Divers in Italy recovered 32 more bodies Sunday after a shipwreck in which more than 300 African refugees are feared to have died, as a government minister called for an easing of immigration rules.
The death toll now stands at 143, while 155 others have been rescued after their boat caught fire and sank off the remote island of Lampedusa on Thursday, but scores more are still missing.
Integration Minister Cecile Kyenge was on the dock as the corpses were brought to shore and a representative of Pope Francis blessed each one.
"The law on immigration cannot be punitive," said Kyenge, who has faced a torrent of racist abuse as Italy's first black minister.
The current law considers all irregular migrants suspects in the crime of "clandestinity" and punishes anyone accused of facilitating landings.
"The migratory flux has fundamentally changed. We have to understand it and change our laws," she said, adding that she was planning to triple the available accommodation in asylum centers to 24,000 bed spaces because of the growing influx.
"We cannot accept these tragedies again," she said.
Prime Minister Enrico Letta meanwhile said EU Commission president Jose Manuel Barroso will visit the island on Wednesday and blamed Libya for the growing influx of asylum seekers in Italy.
In an interview with news channel SkyTG24, Letta said Libya — where the shipwrecked boat departed from — should adopt "stringent" measures to stop the migrant boats from leaving its shores.
"Our problem today is called Libya," he said.
Letta also called for more European assistance to cope with the influx, saying: "Italy cannot be the first country to have everything on its shoulders."
Italy has requested that the refugee issue be put on the agenda of a meeting of European interior ministers in Luxembourg on Tuesday and of a summit of EU leaders in Brussels at the end of the month.
"The Mediterranean cannot remain a huge open-air cemetery. Action must be taken," French Foreign Minister Laurent Fabius told French media.
"The heads of state must translate their outrage into action," he said.
Local authorities on Lampedusa struggled to cope with the new arrivals. The refugee centre has 250 places but is now housing more than 1,000 people including those from previous landings.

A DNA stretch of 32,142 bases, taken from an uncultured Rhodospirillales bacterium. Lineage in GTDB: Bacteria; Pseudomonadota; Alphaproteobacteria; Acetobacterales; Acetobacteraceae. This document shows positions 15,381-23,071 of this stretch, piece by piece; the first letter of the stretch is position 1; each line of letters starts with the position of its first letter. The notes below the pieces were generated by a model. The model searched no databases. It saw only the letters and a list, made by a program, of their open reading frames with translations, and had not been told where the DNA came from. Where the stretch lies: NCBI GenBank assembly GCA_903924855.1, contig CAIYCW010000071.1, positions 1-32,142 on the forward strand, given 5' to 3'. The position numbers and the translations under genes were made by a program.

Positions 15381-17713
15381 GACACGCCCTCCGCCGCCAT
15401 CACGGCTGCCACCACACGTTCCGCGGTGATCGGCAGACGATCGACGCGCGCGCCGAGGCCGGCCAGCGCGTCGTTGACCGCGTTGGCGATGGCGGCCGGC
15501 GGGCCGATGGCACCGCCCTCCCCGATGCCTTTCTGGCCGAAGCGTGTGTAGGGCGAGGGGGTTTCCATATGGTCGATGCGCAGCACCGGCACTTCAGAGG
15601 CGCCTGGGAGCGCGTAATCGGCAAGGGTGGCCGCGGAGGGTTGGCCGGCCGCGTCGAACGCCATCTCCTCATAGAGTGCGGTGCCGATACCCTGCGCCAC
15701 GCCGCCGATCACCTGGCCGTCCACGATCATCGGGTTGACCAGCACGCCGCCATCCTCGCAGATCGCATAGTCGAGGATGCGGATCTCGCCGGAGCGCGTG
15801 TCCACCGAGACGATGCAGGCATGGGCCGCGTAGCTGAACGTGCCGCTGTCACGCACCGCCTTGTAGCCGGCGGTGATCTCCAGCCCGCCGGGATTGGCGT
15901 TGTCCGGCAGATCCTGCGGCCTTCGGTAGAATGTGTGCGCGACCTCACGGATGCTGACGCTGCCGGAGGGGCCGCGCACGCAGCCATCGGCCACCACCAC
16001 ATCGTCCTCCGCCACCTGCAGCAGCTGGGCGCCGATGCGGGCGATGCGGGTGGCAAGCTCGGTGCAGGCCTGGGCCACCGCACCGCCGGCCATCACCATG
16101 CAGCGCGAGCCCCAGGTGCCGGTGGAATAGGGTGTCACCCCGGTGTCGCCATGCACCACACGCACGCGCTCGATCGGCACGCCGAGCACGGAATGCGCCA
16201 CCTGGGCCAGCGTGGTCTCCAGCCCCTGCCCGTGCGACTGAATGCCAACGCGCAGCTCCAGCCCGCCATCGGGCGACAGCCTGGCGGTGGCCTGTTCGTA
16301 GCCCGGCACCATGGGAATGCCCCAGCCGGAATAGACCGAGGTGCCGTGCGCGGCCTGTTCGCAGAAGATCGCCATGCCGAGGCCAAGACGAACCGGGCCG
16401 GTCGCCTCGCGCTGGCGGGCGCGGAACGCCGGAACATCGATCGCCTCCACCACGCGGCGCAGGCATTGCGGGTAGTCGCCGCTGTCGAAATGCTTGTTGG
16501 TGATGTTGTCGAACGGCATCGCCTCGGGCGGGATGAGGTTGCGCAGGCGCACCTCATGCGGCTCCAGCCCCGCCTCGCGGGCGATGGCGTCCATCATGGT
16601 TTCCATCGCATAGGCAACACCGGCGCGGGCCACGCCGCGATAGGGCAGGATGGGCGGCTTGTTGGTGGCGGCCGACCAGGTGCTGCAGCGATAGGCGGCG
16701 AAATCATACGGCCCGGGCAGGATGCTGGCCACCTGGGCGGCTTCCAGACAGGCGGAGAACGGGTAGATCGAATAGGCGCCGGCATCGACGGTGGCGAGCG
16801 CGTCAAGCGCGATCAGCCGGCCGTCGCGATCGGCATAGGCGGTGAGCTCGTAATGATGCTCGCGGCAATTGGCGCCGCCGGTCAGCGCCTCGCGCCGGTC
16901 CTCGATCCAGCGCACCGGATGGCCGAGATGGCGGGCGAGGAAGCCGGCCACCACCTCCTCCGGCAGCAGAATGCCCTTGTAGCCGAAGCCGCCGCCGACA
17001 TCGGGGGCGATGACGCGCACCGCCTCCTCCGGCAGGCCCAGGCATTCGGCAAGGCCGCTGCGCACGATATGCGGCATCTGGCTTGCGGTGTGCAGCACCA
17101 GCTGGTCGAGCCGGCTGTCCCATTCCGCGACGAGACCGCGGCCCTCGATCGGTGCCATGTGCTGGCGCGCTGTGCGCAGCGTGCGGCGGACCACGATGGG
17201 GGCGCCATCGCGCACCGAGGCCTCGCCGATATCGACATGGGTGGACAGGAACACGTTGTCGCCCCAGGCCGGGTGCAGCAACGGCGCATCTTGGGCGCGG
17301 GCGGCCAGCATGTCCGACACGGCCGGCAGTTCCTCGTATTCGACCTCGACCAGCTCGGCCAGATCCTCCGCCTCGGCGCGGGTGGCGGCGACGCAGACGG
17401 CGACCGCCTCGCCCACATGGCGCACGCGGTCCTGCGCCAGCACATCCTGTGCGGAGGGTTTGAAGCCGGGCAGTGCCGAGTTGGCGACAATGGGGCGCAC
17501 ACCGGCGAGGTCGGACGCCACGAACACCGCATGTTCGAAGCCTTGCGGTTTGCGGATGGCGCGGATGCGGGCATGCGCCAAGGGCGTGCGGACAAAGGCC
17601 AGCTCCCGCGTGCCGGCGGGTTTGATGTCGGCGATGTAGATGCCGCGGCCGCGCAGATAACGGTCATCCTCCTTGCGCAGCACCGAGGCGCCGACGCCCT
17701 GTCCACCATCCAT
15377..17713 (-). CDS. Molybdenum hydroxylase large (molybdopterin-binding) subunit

Many have been forced to sleep outside.
Forty of the 155 survivors — unaccompanied minors aged between 11 and 17 — are among those living in squalor in the heavily guarded center.
Some 30,000 asylum-seekers have arrived in Italy so far this year — more than four times the number for last year. Most of the arrivals land on Lampedusa, which is closer to north Africa than to Italy.
Hundreds have perished at sea so far in 2013, adding to the estimated 17,000 to 20,000 who have died crossing the sea over the past 20 years.
"There is no plan for the landings. There is just a constant emergency," said Francesco Rocca, the president of the Italian Red Cross.
Survivors on Saturday cried over the coffins of their loved ones as the Italian coast guard denied claims that the rescue operation was badly delayed.
Local fishermen — many of whom rushed to the rescue — also laid a floral wreath at sea on Saturday in a poignant homage to the drowned.
Officials say the survivors have asked for the bodies to be repatriated to Eritrea, the African dictatorship they were fleeing.
The best estimates of how many people were on board the vessel when it caught fire and sank range between 480 and 518 people, which would give a final death toll of between 325 and 363 people.
Divers said they were limiting their time under water to seven minutes at most because the wreck is at a depth of some 155 feet, less than a mile from the shore of the island.
It is feared that some of the bodies may be lost at sea forever because of strong currents in the area.
Pope Francis has dispatched to Lampedusa a personal representative, Polish monsignor Konrad Krajewski, who led a ceremony for the victims.
Francis meanwhile observed a moment of silence during his weekly address to thousands of pilgrims on St Peter's Square in the Vatican.
The pope said: "Let us all pray in silence for these brothers and sisters of ours, women, men, children. Let our hearts cry in silence."